|GIVE 'EM A HAND: While not the most attractive bait, marine worms catch big fish in the Northeast.
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Worms: most fishermen start their angling pursuits with these long noodles of fish-catching wonder. But for some reason we move on or mature, and all of a sudden, the miraculous worm is cast aside in favor of a mind-blowing array of soft-plastics, flies and plugs. But why? Big fish eat worms.
Many associate the worm with bobber-fishing a farm pond for bluegill. But marine worms are a far cry from the innocuous nightcrawler used to fool panfish and trout in fresh water. These species are a specialized type of segmented worm that are perfectly adapted to live in and around the salt water mud flats that cover the eastern seaboard.
There are two main types of marine worm that anglers use: the sandworm and the more popular bloodworm. Both have specially adapted mouthparts meant for defense and capturing prey. The sandworm has two black pincers at the mouth that look like an old-style block ice carrier. The bloodworm is armed with four pincers that come out when the front of the body is agitated. Many new to fishing worms have been startled by these little adaptations. And rightfully so. Bloodworms are quick to latch onto your hand. But despite their aggressive nature, the pincers do little to protect them from anglers or gamefish that cruise the flats in search of a meal. In many instances where we're inclined to cast fancy lures, the fish below the surface are really after worms. Using them to fool these fish is all about not over-thinking the game.
Most of the worms bought in bait stores are shipped in from Maine, the number-one sand- and bloodworm-producing state. But meeting demand is no easy chore. Each worm must be dug by hand using a pitchfork¿like tool called a worm hoe. The worms can only be dug at low water, allowing diggers to collect 100 to 500 worms per tide. From there they are kept moist and cold, and shipped all over the country.
But there seems to be a territorial dispute between the sands and the bloods. Sandworms are generally the bait of choice north of New Jersey, and bloods get the nod south. But divisions aside, they flat out catch fish. Northeast anglers use marine worms primarily to target striped bass, winter flounder and weakfish. Each has a specific technique and rig associated with it that is put into play at different times of year.
SLIME TIME: Marine worms become active on mud flats in early spring.
At no time are marine worms used more heavily in the Northeast than during the start of the striper season. Both sands and bloods are sold in large numbers to early spring anglers trying to catch their first fish of the year. As the water is cold, forage in deeper areas is scarce. That's when bass move onto shallow mud flats that heat more quickly due to their lack of depth, and the presence of dark mud that absorbs and retains the warmth. These heating conditions naturally stir the invertebrates of the flats into motion, drawing in the bass to take advantage of the only food in town-sand- and bloodworms.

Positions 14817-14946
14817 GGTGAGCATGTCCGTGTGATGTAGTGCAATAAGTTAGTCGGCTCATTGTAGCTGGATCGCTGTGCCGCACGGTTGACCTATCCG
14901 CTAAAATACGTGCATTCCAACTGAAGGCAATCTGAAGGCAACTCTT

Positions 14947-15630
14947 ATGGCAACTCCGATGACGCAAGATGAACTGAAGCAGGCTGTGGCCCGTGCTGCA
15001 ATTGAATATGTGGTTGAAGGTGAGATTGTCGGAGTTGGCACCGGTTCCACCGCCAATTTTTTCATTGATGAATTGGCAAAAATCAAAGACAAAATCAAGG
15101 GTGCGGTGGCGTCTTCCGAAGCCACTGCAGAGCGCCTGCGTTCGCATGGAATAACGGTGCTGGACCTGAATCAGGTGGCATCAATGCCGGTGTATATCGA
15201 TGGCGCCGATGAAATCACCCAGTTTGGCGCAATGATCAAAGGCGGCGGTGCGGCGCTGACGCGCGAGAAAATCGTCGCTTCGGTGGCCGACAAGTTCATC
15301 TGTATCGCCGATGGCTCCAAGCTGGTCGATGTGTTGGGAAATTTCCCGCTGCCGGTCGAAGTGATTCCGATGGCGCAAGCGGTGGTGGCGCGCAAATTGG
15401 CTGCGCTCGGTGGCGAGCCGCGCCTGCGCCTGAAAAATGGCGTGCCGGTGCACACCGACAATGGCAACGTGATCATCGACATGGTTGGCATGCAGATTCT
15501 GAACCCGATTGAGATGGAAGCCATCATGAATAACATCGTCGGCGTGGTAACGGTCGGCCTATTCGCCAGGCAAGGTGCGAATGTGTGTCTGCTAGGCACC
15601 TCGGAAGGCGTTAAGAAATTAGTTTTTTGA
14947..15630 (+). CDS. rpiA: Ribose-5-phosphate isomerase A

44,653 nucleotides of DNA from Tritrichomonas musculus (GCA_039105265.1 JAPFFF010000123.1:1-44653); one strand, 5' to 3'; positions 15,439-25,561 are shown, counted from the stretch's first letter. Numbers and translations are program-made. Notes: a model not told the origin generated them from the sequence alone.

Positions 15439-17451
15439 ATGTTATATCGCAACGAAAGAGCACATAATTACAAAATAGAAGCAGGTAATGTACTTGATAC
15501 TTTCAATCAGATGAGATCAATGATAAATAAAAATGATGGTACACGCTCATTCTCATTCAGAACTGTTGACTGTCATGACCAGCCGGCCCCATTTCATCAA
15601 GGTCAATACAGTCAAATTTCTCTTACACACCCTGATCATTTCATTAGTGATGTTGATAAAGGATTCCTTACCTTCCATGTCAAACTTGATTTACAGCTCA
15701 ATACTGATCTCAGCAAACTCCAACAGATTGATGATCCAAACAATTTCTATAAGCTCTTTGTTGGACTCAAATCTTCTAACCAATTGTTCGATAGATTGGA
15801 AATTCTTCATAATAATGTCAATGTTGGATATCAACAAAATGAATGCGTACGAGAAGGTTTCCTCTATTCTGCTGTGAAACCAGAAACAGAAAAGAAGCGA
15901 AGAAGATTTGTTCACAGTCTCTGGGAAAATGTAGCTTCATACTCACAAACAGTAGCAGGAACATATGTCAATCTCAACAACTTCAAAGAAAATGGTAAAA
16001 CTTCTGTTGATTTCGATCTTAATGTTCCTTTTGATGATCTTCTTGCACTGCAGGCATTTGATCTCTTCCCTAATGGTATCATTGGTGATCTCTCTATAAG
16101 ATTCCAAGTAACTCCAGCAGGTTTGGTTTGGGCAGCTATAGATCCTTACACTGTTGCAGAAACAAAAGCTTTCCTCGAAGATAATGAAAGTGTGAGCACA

A typical striper worm setup usually consists of a high-low rig, with small 2/0 circle hooks baited with two- to three-inch pieces of cut blood- or sandworm (see "Early Birds" on page 46). For increased success, fish them along the edge of the mud flats.
In the spring, the winter flounder are also moving onto the flats in search of worms. Catching these fish is all about chum. Seasoned flounder chasers lower lead-weighted chum pots full of crushed clams and mussels to draw the fish in, and then bait their hooks with small bits of marine worm. Tie a tandem rig with small wide-gap hooks, and slip a yellow bead onto the leader as an attractor. When the flounder are located, worm baits usually catch a limit in no time.
Marine worms are also active in the summer months. This is the time of year when the weakfish make their assault on the worms. Anglers seeking weakies will use high-low rigs tied with bait-holder hooks and a whole worm as bait. These rigs are fished close to deep-cut sod banks and in the deeper water adjacent to big flats. One technique that's deadly on weakfish is to fish a marine worm under a bobber during the evening on outgoing tides near creek mouths.
And we're back where we started-fishing a worm under a bobber. No matter how much we grow up, the fact remains that the forgotten worm still catches fish.
Fight for your right to fish with worms.
|CAN YOU DIG IT?: With no harvest regulations in place, worm digging is becoming more difficult.
Photo: Aurora/Getty Images
Supply and demand is the cornerstone of business: they have it and you want it, so you pay. But in the case of the marine worm industry, the problem lies not in the demand, but the supply. The mud flats of Maine supply 90 percent of the East Coast's bait worms. Back in 2000, a digger could collect an average of 1,500 large worms per tide. Now in 2007, the average has dropped to a mere 150 per tide. Where did they go? Some buyers believe that unregulated harvesting is to blame. In fact, Robin Brooks, co-owner of Maine Bait (www.mainebait.com), a worm buyer and retailer, has been working hard to get some conservation measures in place.
"Right now we don't really have any idea what happened to the population," says Brooks. "But we need more studies to figure out what is going on, and some regulation to slow the harvest."
Diggers currently make an average of 40 cents per worm. After harvesting, the worms are sold and shipped from the wholesaler to the retailers, who price them accordingly. So the minimum of $12 a dozen most anglers pay almost seems fair.